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Saudi NCB Capital CEO to Leave Bank – Sources | ASHARQ AL-AWSAT English Archive 2005 -2017
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MANAMA/RIYADH, (Reuters) – The chief executive of NCB Capital, the investment arm of Saudi Arabia’s biggest bank by assets, will leave the lender, four banking sources told Reuters.

Ahmed Farid will be replaced by Jawdat al-Halabi, head of investment services at NCB Capital, the investment company of state-owned National Commercial Bank (NCB), two sources close to the bank said.

Farid’s departure came after a planned joint venture of NCB Capital with U.S. bank Goldman Sachs did not work out as initially envisaged, according to bankers.

In 2007, Goldman Sachs and NCB Capital agreed to jointly offer investment banking services in Saudi Arabia, allowing the U.S. bank to enter the Middle East’s largest banking market and the world’s top oil exporter.

Part of the deal was an option for Goldman Sachs to buy an equity stake in NCB Capital but so far the joint venture has not been formally established, according to bankers.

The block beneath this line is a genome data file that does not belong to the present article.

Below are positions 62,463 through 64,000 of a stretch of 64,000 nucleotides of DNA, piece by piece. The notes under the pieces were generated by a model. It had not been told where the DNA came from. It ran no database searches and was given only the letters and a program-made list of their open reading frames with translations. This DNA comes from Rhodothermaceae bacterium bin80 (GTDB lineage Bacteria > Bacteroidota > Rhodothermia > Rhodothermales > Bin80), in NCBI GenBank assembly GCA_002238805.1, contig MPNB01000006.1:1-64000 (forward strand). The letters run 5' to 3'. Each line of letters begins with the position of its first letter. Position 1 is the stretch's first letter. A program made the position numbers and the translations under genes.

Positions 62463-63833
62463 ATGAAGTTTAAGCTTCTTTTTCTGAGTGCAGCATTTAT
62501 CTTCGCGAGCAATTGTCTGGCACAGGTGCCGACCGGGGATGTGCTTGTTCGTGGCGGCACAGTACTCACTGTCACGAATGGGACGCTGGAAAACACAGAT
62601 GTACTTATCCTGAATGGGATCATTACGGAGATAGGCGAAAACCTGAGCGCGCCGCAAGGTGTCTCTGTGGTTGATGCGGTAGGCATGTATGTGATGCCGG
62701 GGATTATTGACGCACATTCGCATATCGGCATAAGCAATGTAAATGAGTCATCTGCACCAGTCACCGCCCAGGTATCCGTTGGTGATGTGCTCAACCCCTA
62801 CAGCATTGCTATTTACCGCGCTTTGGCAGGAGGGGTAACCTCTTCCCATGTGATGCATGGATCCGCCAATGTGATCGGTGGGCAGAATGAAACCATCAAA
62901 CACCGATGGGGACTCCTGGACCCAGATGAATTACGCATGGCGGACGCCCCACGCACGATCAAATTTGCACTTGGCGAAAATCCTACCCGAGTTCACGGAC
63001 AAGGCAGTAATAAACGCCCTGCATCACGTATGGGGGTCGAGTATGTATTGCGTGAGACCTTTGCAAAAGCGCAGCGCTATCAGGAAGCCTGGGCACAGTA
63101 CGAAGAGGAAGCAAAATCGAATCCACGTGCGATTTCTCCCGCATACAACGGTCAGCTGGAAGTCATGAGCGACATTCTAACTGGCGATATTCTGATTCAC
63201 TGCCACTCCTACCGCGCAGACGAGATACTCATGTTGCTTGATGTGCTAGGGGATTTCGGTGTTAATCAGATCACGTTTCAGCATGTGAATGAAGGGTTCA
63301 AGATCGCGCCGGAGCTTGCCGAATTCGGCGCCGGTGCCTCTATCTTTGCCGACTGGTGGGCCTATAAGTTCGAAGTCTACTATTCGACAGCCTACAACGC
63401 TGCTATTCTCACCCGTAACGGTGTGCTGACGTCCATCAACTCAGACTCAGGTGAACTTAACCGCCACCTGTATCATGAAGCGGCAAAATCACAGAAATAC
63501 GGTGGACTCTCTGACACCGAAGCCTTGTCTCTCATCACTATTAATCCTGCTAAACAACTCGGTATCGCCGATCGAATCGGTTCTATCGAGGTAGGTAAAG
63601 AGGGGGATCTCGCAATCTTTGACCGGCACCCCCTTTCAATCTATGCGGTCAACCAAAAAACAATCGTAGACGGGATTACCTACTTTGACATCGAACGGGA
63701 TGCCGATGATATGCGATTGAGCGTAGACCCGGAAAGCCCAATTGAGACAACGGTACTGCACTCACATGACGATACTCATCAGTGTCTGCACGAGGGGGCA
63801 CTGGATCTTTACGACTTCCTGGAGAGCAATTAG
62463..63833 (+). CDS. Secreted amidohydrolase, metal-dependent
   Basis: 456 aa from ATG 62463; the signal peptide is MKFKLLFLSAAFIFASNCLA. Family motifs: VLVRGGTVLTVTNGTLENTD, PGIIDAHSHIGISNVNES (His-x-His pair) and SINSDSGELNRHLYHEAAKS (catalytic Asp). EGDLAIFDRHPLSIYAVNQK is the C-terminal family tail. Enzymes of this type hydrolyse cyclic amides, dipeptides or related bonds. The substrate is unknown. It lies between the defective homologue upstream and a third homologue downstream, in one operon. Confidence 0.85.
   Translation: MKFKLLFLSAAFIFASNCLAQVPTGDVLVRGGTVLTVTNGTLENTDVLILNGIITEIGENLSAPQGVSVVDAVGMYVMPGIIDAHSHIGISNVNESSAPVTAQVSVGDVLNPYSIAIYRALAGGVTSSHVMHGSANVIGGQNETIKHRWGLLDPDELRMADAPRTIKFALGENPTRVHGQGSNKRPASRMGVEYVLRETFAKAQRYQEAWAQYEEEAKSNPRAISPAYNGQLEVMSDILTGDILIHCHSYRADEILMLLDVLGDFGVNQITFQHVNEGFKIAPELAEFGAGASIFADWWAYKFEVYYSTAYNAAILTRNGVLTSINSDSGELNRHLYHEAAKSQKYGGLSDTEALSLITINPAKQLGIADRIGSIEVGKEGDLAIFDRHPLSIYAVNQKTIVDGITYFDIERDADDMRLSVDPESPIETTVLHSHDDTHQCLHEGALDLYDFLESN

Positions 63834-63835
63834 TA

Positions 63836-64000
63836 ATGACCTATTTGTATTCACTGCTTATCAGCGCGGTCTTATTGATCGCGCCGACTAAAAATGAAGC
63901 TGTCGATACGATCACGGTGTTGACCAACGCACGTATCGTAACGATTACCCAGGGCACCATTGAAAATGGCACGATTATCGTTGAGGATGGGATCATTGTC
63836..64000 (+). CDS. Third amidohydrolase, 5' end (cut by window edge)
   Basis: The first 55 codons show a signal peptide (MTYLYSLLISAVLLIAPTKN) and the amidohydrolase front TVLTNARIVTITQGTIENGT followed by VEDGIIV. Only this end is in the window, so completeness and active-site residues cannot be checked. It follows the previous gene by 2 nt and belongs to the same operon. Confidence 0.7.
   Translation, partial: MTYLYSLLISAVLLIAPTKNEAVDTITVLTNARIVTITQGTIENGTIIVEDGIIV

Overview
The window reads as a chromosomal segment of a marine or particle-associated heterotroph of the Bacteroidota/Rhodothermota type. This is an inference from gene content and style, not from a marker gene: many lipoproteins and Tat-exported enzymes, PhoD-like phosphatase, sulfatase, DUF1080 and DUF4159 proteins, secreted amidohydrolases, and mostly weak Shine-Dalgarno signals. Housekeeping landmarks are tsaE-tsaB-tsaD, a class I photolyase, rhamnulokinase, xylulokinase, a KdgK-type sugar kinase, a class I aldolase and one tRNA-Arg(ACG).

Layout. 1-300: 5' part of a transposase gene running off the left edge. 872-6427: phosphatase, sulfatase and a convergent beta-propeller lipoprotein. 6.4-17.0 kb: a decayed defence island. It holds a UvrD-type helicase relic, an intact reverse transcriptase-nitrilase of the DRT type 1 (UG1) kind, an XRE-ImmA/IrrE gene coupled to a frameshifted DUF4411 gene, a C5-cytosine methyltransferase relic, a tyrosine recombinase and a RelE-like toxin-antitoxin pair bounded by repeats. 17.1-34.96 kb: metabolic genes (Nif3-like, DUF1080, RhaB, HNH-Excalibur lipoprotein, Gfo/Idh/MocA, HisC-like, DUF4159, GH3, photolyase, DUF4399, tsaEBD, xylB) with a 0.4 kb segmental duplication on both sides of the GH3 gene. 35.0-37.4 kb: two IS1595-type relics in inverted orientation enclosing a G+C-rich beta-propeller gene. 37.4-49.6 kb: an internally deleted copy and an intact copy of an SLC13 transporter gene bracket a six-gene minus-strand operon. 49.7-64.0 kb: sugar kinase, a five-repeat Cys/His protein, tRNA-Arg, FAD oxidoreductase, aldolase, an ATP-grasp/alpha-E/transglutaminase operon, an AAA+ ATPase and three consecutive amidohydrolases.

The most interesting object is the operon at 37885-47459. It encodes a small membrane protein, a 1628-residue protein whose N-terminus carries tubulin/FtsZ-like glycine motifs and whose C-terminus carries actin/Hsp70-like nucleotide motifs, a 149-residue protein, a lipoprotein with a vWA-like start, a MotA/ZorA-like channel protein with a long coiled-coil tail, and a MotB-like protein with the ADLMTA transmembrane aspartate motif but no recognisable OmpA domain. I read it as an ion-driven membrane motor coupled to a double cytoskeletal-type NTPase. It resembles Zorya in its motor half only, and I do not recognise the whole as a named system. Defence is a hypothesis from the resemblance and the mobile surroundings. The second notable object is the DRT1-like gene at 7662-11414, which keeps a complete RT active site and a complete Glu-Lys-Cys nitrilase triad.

A spokesman for parent bank NCB declined to comment, while Ghassan Hussein Badkook, manager at NCB’s corporate relations department, could not be reached.

One source said Farid’s planned departure was linked to the failed Goldman Sachs deal but several others said this was not the case as NCB wanted to make a start with a new boss overseeing future expansion.

“The decision was mutual on both sides,” one source close to NCB said.

NCB has been trying to tap rising interest by foreign banks and investors in the biggest Arab economy which is gradually opening up its stock market, the Gulf’s best performing bourse this year.

NCB’s net profit almost doubled last year despite a slowdown in lending, but its fourth quarter profit appears to have fallen to the lowest in a year.

It made a net profit of 4.04 billion riyals ($1.08 billion) in 2009, up from 2.03 billion riyals in 2008.

NCB, which is slated for privatisation, did not give profit figures for the fourth quarter, which based on the annual and previous figures Reuters calculated to be about 770 million riyals, compared to a loss of 2.55 billion riyals a year earlier.